Chapter 4. The Teaching Process

Types of Instructional Aids

Some of the most common and economical aids are chalk or marker boards, and supplemental print materials, including charts, diagrams, and graphs. Other aids, which are usually more expensive, are projected materials, video, computer-based programs, and models, mock-ups, or cut-aways.

Chalk or Marker Board

The chalk or marker board is a widely used tool for instructors. Its versatility and effectiveness provide several advantages for most types of instruction. First, the material presented can be erased, allowing the surface to be used again and again; and second, the boards serve as an excellent medium for joint student-instructor activity in the classroom. The following practices are fundamental in the use of the chalk or marker board:

  • Keep the chalk or marker board clean.
  • Erase all irrelevant material.
  • Keep chalk, markers, erasers, cleaning cloths, rulers, and related items readily available to avoid interruption of the presentation.
  • Organize and practice the chalk or marker board presentation in advance.
  • Write or draw large enough for everyone in the group to see.
  • Leave a margin around the material and sufficient space between lines of copy so the board is not overcrowded.
  • Present material simply and briefly.
  • Make only one point at a time. A complete outline tends to distract students and makes a logical presentation difficult. If writing has been previously prepared, it should be covered and then revealed one step at a time.
  • If necessary, use a ruler, compass, or other devices in making drawings.
  • Use colored chalk or marker for emphasis.
  • Underline statements for emphasis.
  • Use the upper part of the board. In many classrooms, students may not be able to see the lower half.
  • Stand to one side of the board to avoid hiding the essential information.
  • Use a pointer when appropriate.
  • Adjust lighting as necessary to remove glare.

Supplemental Print Material

Print media, including photographs, reproductions of pictures, drawings, murals, cartoons, and other print materials are valuable supplemental aids. Charts, diagrams, and graphs are also in this category. Many of these items are suitable for long-term use on bulletin boards and in briefing areas. Pictures, drawings, and photographs are especially effective because they provide common visual imagery for both instructors and students. In addition, they also provide realistic details necessary for visual recognition of important subject material. In many cases, this type of supplemental training media may be reproduced in a format for projection on a screen or other clear surface.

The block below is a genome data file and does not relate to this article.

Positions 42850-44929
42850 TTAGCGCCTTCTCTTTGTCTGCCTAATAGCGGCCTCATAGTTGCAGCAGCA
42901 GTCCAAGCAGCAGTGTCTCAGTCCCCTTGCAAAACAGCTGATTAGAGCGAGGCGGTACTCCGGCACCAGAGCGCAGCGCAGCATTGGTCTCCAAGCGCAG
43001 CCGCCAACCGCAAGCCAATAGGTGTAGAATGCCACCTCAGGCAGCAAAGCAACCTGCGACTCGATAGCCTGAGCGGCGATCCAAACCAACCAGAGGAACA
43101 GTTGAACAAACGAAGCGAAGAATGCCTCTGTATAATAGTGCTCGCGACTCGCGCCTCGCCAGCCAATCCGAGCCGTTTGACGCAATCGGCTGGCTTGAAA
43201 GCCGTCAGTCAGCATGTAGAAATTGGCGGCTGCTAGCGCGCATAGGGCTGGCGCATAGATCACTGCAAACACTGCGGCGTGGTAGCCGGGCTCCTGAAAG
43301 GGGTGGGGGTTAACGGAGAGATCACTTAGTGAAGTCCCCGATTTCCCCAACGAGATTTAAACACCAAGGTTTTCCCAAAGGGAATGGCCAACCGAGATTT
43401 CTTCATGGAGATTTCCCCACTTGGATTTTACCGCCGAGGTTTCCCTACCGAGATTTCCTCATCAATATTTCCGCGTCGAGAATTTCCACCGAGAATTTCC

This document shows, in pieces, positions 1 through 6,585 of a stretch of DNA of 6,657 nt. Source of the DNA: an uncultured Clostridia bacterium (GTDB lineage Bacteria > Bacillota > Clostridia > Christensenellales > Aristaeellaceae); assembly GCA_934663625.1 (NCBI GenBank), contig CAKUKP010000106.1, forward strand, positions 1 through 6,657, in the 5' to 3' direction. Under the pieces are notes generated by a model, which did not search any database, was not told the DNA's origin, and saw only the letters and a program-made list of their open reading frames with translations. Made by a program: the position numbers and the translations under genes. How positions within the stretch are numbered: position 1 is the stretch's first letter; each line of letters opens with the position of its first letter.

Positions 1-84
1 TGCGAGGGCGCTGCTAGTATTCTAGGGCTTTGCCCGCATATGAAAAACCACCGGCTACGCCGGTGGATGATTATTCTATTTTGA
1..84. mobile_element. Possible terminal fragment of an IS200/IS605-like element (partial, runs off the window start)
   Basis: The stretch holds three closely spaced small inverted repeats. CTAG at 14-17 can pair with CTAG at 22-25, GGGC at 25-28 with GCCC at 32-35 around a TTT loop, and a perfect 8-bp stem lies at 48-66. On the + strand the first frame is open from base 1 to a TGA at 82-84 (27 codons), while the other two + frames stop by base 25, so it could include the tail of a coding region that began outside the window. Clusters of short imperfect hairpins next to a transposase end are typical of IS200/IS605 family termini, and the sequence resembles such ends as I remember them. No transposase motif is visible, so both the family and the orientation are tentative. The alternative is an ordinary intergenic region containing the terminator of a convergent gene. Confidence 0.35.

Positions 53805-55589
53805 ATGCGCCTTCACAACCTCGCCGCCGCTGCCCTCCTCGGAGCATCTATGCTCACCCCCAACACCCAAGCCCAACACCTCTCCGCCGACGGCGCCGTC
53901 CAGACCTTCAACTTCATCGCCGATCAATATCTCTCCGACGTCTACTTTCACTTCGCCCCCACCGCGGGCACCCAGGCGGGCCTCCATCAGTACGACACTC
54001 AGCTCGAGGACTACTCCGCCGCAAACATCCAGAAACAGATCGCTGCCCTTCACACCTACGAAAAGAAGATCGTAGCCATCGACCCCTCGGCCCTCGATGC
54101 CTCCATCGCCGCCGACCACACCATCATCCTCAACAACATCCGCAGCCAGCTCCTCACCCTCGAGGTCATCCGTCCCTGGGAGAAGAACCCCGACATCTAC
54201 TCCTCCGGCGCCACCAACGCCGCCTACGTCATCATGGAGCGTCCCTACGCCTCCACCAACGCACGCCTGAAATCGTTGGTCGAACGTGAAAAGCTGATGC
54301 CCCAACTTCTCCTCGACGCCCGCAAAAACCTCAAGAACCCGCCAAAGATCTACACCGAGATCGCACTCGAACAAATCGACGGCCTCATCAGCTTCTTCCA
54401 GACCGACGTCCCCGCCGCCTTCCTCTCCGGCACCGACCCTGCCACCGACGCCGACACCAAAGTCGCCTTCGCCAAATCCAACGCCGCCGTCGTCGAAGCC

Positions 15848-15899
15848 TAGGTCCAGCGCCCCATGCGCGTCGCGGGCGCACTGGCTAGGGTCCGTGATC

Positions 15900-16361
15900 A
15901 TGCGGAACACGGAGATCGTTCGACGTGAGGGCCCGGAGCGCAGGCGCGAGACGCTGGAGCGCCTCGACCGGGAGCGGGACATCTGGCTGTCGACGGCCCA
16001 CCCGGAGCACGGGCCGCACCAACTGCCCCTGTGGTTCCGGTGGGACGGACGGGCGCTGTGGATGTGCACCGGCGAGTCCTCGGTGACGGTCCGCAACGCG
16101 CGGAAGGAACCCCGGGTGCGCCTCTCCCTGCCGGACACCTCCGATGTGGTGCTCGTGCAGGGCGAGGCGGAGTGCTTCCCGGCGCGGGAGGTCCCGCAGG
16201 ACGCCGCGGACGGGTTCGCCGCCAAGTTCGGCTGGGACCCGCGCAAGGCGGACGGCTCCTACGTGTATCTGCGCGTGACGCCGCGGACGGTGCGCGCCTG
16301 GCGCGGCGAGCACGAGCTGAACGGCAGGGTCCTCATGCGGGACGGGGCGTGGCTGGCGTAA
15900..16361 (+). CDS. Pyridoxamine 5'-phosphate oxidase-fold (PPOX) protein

Charts, diagrams, and graphs include any printed material which gives information in tabular form. There are several types of charts that can be used in presenting data such as pie charts, flow charts, and organizational charts, among others. The type of chart selected for use depends largely on the type of information the instructor wants to convey. An important factor is chart format. Since charts may consist of a series of single sheets or be tied together in a flip-chart format with several pages, the location and handling of them should be planned in advance.

A graph is a symbolic drawing which shows relationships or makes comparisons. The most common types are the line graph and the bar graph. The selection of a graph for use in any given situation depends upon the type of information the instructor wants to convey.

Charts, diagrams, and graphs can be used effectively to show relationships, chronological changes, distributions, components, and flow. They are easy to construct and can be produced in the same manner as pictures. In addition, they can be drawn on a chalk or marker board and can be duplicated. Care must be taken to display only a small amount of material and to make the material as simple but meaningful as possible.

Numerous other useful print items may be considered as supplemental training aids. Some of these include study guides, exercise books, course outlines, and syllabi. Well-designed course outlines are especially useful to students because they list the key points and help students organize note taking during a lecture.

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